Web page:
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'Ralph Breaks the Internet' Review

LightsCameraJackson LightsCameraJackson Critic For the past six years, whenever I heard the title “Wreck-It Ralph”, I cringed. Those words would immediately trigger a flashback to November 2, 2012. That was the day I saw that film – that mean-spirited, flat, stuffed wall-to-wall, overly cute mess, jammed with pop culture references and characters – and little else.

“Wreck-It Ralph” was largely embraced by the fanboy and video game communities. It received an Oscar nomination and actually won the Critics Choice Award for Best Animated Feature. I thought then – and still believe – it’s completely overrated and one of Walt Disney Animation Studio’s worst.

When the studio announced “Ralph Breaks the Internet”, my initial reaction was “Why?” Did we really need a sequel, a whopping half-dozen years later, especially with a storyline that’s “been there, done that” in the movie world.

But my opinion of everything Wreck-It Ralph – brand and character – has flipped 180-degrees thanks to “Ralph Breaks the Internet”. This magical movie is immeasurably better than its predecessor. It’s not only one of the biggest surprises of this year, but maybe this decade.

Director Rich Moore returns, this time joined by Phil Johnston, one of the writers of the original. They, along with the rest of the writing team, have crafted a story that doesn’t rely on random character cameos to grab and sustain our interest. It doesn’t come-off as mean, arrogant or overly self-aware. Like the Internet it lampoons and celebrates, this movie is all about connections.

After a kid playing the Sugar Rush arcade game in the real world accidentally breaks-off the steering wheel, Ralph and best friend Vanellope (voiced again by John C. Reilly and Sarah Silverman) are forced to go on a quest inside the World Wide Web to find a replacement part. This is the only way to prevent the vintage game from being retired for good. They find the part at eBay (yes at, not on). But, well, things soon get complicated, and the friendship between the young racer and her large pal is put to the test.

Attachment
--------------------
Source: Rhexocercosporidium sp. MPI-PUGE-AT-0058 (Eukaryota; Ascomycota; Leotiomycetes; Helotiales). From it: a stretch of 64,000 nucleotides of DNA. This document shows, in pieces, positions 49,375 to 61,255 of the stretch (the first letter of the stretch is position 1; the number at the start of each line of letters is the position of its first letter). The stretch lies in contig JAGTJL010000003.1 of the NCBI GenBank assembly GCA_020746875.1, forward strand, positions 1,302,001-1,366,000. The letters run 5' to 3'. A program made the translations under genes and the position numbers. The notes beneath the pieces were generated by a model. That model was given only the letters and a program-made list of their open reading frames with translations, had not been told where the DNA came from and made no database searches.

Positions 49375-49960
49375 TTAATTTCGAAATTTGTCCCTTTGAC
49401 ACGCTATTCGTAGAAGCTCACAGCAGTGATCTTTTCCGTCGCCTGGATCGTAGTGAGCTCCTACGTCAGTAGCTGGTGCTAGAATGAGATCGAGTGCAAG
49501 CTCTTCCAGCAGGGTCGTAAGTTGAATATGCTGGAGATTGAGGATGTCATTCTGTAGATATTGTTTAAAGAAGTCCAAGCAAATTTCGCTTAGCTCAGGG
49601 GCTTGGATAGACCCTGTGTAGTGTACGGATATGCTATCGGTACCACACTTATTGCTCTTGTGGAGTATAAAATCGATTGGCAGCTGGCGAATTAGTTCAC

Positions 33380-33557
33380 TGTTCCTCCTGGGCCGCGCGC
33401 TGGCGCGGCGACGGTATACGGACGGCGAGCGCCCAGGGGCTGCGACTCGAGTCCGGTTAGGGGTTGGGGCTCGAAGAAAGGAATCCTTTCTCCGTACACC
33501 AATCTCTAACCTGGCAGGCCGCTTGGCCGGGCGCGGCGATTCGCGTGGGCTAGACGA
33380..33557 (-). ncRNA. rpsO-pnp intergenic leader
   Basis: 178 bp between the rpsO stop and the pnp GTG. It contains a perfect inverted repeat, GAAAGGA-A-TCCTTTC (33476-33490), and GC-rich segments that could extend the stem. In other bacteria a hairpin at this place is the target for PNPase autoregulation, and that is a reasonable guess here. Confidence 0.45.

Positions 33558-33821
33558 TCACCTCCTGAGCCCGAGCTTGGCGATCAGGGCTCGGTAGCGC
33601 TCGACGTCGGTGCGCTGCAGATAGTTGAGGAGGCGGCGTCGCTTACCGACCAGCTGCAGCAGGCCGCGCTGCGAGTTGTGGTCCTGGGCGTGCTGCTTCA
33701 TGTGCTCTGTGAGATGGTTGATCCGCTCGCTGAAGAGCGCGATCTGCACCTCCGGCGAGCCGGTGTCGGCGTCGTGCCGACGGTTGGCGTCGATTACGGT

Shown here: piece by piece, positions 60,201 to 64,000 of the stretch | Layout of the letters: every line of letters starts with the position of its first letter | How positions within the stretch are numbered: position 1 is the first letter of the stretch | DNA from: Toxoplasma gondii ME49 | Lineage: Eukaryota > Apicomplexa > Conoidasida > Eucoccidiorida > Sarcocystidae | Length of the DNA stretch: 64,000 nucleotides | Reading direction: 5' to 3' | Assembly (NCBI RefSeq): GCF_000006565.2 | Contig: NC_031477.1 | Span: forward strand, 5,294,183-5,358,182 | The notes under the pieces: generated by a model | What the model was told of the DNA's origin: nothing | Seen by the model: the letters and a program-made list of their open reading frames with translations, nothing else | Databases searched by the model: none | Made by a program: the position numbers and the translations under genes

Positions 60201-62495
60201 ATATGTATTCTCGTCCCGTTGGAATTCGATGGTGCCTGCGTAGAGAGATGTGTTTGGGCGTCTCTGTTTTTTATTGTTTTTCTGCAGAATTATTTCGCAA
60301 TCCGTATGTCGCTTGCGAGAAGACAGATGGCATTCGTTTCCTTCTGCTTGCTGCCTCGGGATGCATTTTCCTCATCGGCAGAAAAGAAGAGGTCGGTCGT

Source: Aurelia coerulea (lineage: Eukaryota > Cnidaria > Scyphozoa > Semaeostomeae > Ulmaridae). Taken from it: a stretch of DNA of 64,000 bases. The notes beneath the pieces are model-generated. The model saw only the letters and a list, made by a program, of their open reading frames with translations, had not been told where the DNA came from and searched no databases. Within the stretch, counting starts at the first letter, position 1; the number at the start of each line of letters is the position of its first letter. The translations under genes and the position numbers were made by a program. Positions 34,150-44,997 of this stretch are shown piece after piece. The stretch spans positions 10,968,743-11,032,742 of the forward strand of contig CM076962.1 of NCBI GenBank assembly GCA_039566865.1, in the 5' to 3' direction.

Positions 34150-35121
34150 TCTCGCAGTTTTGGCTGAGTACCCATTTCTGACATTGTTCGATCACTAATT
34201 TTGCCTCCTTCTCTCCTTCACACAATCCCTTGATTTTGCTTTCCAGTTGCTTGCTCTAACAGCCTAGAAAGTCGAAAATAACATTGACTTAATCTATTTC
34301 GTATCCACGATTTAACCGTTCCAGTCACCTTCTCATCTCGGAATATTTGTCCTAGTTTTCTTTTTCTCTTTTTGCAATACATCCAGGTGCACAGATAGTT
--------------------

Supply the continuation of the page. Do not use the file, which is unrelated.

Ralph (John C. Reilly) and Vanellope (Sarah Silverman)
Ralph (John C. Reilly) and Vanellope (Sarah Silverman)

Like Moore’s Oscar-winning “Zootopia”, “Ralph Breaks the Internet” is not designed for kids. Instead, this is a mature adult relationship action/adventure with meticulously placed humor – all disguised in animated form. What audiences get to experience is an emotional arc involving themes of friendship, parenting, discovering one’s worth and ultimately letting go. The older you are, the more you’ll appreciate.

This is a well thought-out adventure for Ralph and Vanellope. At one point, the video game princess meets up with all the classic Disney Princesses. Appearances by Ariel, Belle, Elsa and Moana (with the original voices by those actresses still alive) have been highly-publicized for months. The scene is well worth the wait – cleverly written and restrained.

That’s what most impressive about “Ralph Breaks the Internet”. The “ha-ha” references to actual websites, games and characters are downplayed. Yes, there’s a ton of product placement. But unlike last time, there’s a nice balance between the core story and the game/website-related jokes, with the edge given to the arc of Ralph and Vanellope.

Reilly and Silverman are terrific, bringing heart and sincerity to their characters. And Gal Gadot is perfectly cast as Shank, the mega-cool top driver of the Slaughter Race internet game. She becomes Vanellope’s new friend and Ralph’s personal enemy. An early car chase rivals some of the best from Gadot’s live-action “Fast & Furious” franchise.

“Ralph Breaks the Internet” may be a sequel, but there’s a reason why Disney decided to drop the “Wreck-It Ralph 2” part of the title a few months ago. This movie, this story, this journey is its own experience. This is a film that is able to stand on its own, towering above what came before it.

And from this day forward it will certainly be how I’ll remember Wreck-It Ralph.

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LightsCameraJackson LightsCameraJackson Critic

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